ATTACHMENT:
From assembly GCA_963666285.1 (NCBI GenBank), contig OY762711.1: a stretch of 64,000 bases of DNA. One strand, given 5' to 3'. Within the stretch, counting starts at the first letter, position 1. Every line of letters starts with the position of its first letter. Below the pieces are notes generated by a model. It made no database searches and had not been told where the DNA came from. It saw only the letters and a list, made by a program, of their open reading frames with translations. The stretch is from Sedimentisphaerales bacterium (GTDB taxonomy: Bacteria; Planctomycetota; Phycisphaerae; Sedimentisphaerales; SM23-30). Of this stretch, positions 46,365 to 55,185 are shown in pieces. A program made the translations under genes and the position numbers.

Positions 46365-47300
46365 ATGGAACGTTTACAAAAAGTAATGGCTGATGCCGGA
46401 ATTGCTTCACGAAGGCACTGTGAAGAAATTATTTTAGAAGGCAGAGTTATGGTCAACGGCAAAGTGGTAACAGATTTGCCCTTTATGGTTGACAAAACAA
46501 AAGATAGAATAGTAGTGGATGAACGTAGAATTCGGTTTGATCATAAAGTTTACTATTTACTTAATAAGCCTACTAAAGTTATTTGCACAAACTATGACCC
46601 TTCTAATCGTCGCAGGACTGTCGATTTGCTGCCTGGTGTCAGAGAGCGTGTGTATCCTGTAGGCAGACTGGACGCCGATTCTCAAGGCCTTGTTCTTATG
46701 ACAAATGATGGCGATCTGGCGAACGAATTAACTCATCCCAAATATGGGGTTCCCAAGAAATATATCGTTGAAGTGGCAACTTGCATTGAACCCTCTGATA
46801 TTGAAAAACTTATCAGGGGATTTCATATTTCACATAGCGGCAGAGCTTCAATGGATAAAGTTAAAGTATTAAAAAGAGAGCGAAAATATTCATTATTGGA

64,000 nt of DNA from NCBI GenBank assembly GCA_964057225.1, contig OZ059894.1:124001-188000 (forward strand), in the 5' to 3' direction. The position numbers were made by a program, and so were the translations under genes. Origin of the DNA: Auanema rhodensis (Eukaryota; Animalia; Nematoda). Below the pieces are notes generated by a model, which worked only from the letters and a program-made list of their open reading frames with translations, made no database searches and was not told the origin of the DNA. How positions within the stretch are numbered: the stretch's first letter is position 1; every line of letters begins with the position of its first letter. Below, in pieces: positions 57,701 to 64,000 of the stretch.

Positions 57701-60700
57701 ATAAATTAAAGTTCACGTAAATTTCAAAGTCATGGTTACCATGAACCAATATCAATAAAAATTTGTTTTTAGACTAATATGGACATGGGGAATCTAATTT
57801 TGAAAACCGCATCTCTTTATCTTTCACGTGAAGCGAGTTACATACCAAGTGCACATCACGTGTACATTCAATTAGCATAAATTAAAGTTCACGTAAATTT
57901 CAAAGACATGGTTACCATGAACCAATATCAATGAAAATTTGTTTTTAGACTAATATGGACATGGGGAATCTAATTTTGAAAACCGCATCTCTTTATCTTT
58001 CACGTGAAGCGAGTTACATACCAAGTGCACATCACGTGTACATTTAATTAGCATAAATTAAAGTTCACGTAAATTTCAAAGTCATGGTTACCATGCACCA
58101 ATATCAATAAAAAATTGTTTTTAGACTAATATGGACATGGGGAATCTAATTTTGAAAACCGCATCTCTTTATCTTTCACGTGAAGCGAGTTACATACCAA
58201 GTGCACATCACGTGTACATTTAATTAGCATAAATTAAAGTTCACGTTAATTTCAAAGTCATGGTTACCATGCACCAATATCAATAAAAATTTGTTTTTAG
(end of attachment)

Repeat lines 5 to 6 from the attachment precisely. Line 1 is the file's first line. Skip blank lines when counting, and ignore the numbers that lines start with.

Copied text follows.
46501 AAGATAGAATAGTAGTGGATGAACGTAGAATTCGGTTTGATCATAAAGTTTACTATTTACTTAATAAGCCTACTAAAGTTATTTGCACAAACTATGACCC
46601 TTCTAATCGTCGCAGGACTGTCGATTTGCTGCCTGGTGTCAGAGAGCGTGTGTATCCTGTAGGCAGACTGGACGCCGATTCTCAAGGCCTTGTTCTTATG